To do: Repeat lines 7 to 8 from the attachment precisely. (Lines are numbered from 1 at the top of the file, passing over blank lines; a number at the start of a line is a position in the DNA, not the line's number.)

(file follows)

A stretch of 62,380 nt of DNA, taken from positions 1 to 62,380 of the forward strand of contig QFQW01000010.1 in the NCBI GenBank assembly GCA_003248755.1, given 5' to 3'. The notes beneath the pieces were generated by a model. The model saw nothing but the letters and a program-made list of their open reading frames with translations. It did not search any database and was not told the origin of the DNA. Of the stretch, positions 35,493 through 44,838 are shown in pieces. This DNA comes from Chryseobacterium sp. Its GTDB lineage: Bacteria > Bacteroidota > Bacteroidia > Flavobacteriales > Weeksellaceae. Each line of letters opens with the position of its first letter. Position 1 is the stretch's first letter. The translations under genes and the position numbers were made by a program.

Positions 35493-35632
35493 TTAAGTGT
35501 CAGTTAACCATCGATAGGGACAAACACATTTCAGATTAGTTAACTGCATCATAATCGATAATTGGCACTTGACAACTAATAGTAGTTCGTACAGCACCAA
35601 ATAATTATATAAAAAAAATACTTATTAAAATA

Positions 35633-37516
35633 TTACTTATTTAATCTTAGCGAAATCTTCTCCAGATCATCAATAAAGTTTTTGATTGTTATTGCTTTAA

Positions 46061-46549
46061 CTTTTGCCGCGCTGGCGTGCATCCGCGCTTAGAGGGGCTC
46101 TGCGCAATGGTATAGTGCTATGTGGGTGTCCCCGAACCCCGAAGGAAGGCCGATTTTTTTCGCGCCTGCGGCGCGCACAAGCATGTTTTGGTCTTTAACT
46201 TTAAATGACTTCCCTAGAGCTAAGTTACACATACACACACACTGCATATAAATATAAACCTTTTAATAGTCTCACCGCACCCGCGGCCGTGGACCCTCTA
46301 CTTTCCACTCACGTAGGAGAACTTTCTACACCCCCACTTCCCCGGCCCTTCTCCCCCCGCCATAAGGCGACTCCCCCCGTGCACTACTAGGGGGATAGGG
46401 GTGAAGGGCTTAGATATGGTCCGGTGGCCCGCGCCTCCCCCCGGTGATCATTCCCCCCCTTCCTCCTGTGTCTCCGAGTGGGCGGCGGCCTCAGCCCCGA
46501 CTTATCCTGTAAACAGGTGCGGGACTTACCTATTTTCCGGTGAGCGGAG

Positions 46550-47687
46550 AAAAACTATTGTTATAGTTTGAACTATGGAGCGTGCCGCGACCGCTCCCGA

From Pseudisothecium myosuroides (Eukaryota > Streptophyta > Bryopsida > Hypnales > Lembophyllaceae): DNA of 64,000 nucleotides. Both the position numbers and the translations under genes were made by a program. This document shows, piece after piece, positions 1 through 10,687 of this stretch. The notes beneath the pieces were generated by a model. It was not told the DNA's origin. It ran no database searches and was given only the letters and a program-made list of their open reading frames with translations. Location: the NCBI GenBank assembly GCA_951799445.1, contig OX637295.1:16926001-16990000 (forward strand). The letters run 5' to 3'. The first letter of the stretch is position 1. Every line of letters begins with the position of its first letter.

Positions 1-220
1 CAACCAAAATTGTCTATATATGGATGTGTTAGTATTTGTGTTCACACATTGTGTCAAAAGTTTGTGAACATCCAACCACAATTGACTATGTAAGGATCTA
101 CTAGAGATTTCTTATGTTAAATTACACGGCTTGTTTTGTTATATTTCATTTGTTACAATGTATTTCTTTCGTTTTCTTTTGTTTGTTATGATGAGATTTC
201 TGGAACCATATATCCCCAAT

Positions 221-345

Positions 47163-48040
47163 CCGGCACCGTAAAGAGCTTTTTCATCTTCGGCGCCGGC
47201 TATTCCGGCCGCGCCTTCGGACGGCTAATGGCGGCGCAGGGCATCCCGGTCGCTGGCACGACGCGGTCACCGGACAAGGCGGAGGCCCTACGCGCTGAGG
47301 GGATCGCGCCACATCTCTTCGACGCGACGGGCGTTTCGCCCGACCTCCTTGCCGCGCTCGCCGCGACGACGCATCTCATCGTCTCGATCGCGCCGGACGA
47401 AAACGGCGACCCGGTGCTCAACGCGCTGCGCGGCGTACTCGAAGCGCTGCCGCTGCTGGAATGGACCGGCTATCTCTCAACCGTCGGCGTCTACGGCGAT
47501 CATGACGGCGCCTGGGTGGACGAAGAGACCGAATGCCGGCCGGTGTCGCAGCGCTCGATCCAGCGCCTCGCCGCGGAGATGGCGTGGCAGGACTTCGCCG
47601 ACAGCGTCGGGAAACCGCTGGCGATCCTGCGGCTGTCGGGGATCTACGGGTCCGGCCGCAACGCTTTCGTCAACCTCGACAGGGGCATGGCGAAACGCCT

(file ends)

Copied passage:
35633 TTACTTATTTAATCTTAGCGAAATCTTCTCCAGATCATCAATAAAGTTTTTGATTGTTATTGCTTTAA

Positions 46061-46549